I'm a couple of weeks late with this review. Then again, this comic is set in the 31st century, so maybe not.
If you're just coming in, this is the story of a reborn Justice League, freedom fighters against The Five, massively powerful villains who are taking over the universe. The initial issues were powered by the mystery of the heroes' origins - were they the 21st-century Green Lantern, Superman, Batman, Wonder Woman and Flash resurrected, like King Arthur, at the time of greatest need? Were they descendants? The world's greatest homage act?
Pick up the back issues and find out for yourself, because giving it away would rather neuter the conflict around the puzzle should I persuade you to pop to the back issue bins or Comixology. Enjoy this series as I have, as a constantly evolving, unpredictable future fantasy of good vs evil starring familiar, yet different, faces.
If you have been keeping up with Justice League 3000, you'll know that there's a new Flash in town. Scientist Teri, one of the twins behind the project which set up the new League, now has super-speed and she's super-mad at her brother, Terry. Her first mission as a superhero is to stop him using nano-mines planted in the other Leaguers' heads long enough to allow them to get off planet and regroup for a final assault on The Five.
As it turns out, the other heroes escape even before she convinces Terry to do as she says, and they send Superman back for her. This makes for a hilarious moment as the new Superman - not a guy familiar with finesse - tackles one of the Five, Kali, in his inimitable way.
The new Flash's first outing takes place in a back-up strip, with most of the issue showing us how the rest of the JL escape. It's typically fine work from writers Keith Giffen and JM DeMatteis, progressing the story while giving us glorious character moments. While the first few issues portrayed an angry, confused League, since learning their origins they've settled down, begun acting as a team and actually started caring about one another.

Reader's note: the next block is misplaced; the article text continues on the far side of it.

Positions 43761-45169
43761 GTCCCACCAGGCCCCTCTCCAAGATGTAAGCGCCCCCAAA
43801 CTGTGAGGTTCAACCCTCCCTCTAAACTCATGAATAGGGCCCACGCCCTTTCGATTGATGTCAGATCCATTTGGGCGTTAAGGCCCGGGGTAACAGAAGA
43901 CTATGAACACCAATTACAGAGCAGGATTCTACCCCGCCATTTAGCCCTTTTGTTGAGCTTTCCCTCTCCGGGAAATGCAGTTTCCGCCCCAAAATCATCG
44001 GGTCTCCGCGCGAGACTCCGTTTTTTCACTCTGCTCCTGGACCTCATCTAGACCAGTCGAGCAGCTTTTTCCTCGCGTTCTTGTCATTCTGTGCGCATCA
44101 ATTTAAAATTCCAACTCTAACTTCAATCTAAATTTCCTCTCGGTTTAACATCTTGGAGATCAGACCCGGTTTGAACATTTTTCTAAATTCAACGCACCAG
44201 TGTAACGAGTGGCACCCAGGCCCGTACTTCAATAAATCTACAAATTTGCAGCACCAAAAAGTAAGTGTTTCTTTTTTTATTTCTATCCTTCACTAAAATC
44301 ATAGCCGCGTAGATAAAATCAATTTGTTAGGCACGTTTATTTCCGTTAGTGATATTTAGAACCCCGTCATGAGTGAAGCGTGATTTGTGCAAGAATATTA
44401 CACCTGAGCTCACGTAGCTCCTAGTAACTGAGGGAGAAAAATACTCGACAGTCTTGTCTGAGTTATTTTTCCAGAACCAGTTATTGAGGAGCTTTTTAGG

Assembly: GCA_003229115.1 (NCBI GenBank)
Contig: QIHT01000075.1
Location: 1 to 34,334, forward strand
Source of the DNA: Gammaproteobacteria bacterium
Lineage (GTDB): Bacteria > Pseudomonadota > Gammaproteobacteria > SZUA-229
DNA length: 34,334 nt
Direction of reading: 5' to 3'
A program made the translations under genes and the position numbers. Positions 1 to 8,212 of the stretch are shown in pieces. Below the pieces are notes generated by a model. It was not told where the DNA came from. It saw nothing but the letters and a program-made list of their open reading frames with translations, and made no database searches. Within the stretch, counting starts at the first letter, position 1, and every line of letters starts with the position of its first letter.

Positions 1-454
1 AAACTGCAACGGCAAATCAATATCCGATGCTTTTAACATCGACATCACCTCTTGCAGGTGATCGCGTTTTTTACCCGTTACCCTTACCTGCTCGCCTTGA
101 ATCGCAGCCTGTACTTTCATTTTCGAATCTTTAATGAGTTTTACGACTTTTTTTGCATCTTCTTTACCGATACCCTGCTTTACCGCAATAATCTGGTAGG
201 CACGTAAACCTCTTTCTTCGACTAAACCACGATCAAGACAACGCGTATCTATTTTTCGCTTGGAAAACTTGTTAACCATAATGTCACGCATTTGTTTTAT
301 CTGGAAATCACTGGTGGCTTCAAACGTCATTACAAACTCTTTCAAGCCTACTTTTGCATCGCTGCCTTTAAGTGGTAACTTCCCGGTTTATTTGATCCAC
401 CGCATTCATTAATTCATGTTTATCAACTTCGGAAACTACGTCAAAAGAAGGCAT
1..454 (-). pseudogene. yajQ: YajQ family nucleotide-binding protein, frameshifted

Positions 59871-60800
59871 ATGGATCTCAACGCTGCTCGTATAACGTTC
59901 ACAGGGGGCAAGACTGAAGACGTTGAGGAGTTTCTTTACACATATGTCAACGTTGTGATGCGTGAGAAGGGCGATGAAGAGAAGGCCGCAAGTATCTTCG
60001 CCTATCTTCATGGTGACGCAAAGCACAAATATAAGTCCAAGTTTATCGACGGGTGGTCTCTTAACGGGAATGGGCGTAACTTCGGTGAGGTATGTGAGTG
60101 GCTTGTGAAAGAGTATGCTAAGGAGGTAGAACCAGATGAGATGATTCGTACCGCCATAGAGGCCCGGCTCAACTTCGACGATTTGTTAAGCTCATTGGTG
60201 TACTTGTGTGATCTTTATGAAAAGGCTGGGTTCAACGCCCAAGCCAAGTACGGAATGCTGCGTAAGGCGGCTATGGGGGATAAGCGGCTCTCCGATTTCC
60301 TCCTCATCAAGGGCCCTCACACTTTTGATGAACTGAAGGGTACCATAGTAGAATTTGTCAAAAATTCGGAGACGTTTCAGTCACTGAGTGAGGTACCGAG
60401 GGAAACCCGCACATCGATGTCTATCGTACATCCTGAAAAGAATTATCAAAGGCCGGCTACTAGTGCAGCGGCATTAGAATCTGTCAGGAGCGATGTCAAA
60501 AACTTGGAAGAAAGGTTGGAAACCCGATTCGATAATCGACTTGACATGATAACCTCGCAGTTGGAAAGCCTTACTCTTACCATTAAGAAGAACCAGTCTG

We've yet to see the bad guys attack the League en masse - they seem to hate one another as much as they do the team - but I hope it comes. Coeval, Kali, Locus, Convert and Terry (I'm assuming this turncoat counts as the fifth) really do need their arses kicked. If it happens, expect regular artist Howard Porter to draw up a storm; he's done a great job of establishing character and world building, giving the series tremendous heft and pace. Presumably he couldn't draw all this issue, hence the Teri scene being a separate segment. Happily, editor Harvey Richards brings the vastly underrated Chris Batista on board to provide pencils, while LeBeau Underwood applies some sharp inks. They keep everything on model without slavishly copying Porter's style. Visual continuity is aided by the letters of Taylor Esposito and colours of Hi-Fi Designs.
It's a tad fanboy, but my favourite moment this issue nods to the JLA comics of the Silver Age, specifically, the classic covers for #9 and #10.
I also love that a usually forgotten after-effect of super-speed gets some play, and the throwback-style cover just makes me smile.
Justice League 3000 is an excellently plotted, wonderfully written, superbly drawn comic from veteran creators having fun with the wider toybox of the DC universe and a refreshing antidote to the general darkness of the New 52 line. If you've not yet tried it, give it a go.